Linfen is a prefecture-level city in southern Shanxi province, People's Republic of China. It is situated along the banks of the Fen River. It has an area of 20,275 square kilometres (7,828 sq mi) and according to the 2010 Census, a population of 4,316,612 inhabitants of which 944,050 live in the built-up (or metro) area made up of Yaodu urban district. GDP of Linfen ranked second in Shanxi Province It was known as Pingyang (平陽) during the Spring and Autumn period. In 2006, the American Blacksmith Institute listed Linfen as one of the ten most polluted cities in the world.
Prior to 1978, Linfen was famous for its spring water, greenery and rich agriculture and therefore nicknamed "The Modern Fruit and Flower Town". Since then it has been developing into a main industrial centre for coal mining, which has significantly damaged the city's environment, air quality, farming, health and its previous status as a green village.
Chinese archeologists have claimed that Yao's capital was located in Linfen, a confirmation of local legend responsible for the name of the city's Yaodu District. So, Linfen city is the earliest capital of China.
The area was the center of the marchland and duchy of Jin, named for the Jin River (晋水). The duchy collapsed in the 4th century bc but gave its name to a Chinese princely title used as the dynastic name of the Sima clan. Jin Prefecture was centered on the town, which took its name as Jin and Jinzhou. Later, it was renamed Pingyang Commandery, which was also adapted as the name for its chief town. The Xiongnu Chanyu Liu Cong made Pingyang his residence in the fourth century. "He kept court at Pingyang in [Shanxi] and ruled over central and southern [Shanxi], over [Shaanxi] (except for the Han basin), northern [Henan] (except for Kaifeng), southern [Hebei], and northern [Shandong]." In the 10th century, the city's walls were considered "fortified beyond approach".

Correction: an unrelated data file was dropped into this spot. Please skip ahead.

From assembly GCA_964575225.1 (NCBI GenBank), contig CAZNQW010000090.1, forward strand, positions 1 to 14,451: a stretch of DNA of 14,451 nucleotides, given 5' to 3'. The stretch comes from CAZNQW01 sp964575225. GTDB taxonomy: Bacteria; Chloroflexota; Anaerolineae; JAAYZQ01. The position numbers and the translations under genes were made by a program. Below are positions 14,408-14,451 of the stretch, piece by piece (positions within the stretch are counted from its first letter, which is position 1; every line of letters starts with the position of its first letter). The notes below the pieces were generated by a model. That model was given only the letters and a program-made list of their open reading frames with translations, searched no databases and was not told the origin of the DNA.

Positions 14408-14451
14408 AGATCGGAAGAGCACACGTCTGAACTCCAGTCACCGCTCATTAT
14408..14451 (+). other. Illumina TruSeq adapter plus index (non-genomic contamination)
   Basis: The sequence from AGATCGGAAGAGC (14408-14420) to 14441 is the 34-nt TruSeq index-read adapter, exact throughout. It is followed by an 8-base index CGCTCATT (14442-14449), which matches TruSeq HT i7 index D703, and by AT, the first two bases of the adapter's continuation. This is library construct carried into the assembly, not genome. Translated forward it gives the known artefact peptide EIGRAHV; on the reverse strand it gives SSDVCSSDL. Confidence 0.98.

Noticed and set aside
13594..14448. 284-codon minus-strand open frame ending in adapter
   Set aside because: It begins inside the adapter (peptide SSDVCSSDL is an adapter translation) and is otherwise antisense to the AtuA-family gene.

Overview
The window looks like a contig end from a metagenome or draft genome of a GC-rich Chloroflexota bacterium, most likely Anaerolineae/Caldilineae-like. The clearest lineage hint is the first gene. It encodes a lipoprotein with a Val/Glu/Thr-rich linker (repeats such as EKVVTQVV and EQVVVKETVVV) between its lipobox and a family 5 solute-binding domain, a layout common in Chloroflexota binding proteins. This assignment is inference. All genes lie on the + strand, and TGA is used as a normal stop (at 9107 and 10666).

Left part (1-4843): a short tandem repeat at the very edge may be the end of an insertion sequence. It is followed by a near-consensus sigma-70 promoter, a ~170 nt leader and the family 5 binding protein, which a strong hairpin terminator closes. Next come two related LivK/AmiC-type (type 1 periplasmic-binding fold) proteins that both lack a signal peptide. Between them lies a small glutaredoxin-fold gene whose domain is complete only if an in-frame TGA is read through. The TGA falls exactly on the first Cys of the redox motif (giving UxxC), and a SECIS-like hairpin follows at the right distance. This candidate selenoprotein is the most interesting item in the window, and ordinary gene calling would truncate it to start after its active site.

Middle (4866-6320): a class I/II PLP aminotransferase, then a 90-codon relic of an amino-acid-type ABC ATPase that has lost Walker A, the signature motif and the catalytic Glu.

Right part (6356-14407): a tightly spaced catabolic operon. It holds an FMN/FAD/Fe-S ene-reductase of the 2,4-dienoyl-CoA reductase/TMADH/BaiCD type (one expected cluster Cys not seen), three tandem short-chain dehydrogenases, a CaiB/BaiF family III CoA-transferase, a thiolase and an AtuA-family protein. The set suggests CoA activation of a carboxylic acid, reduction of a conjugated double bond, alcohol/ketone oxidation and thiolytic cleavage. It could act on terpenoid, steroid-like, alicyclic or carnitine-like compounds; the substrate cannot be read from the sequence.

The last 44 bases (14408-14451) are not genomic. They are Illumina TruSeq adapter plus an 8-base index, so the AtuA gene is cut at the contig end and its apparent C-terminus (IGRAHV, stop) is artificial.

In the 1980s, Linfen was nicknamed[by whom?] "The Modern Fruit and Flower Town".
Linfen is located in the southwestern part of Shanxi, on the lower reaches of the Fen River, bounded by Changzhi and Jincheng to the east, the Yellow River to the west (which also forms the border with Shaanxi), Jinzhong and Lüliang to the north, and Yuncheng to the south. The prefecture ranges in latitude from 35° 23′ N to 36° 37′ N, spanning 170 kilometres (110 mi), and in longitude from 110° 22′ E to 112° 34′ E, spanning 200 km (120 mi). In all, the city's administrative area, at 20,275 square kilometres (7,828 sq mi), covers 13% of the province's area.
Within its borders Linfen City has a variety of topographical features. It ischaracterised as having a "U" shape, with its mountains, covering 29.2% of the prefectural area, on all four cardinal directions, a basin, the Linfen Basin (临汾盆地), covering 19.4%, in the middle, and intervening hills, covering 51.4%, in between. In the east, from north to south, are Mount Huo (霍山) and the Zhongtiao Mountains; in the west are the Lüliang Mountains, with elevations mostly above 1,000 metres (3,300 ft). The highest point in the prefecture is the main peak of Mount Huo, at 2,347 metres (7,700 ft), and the lowest is in Xiangning County, at 385 metres (1,263 ft). Important rivers in the area include the Yellow, Fen, Xinshui (昕水河), Qin (沁河), Hui (浍河), E (鄂河), and Qingshui Rivers (清水河).
The whole prefecture-level city features a great variety of terrain. The city itself sits in a basin, which aggravates the pollution.
Linfen has a continental, monsoon-influenced semi-arid climate (Köppen BSk), with moderately cold, but dry winters, and hot, somewhat humid summers. The monthly 24-hour average temperature ranges from −2.7 °C (27.1 °F) in January to 26.1 °C (79.0 °F) in July, and the annual mean is 12.6 °C (54.7 °F). The annual precipitation stands at 470 millimetres (18.5 in), with close to 70% of this total falling from June to September. The frost-free period lasts on average 190 days per year. Extreme temperatures have ranged from −22.5 °C (−8.5 °F) to 40.5 °C (104.9 °F).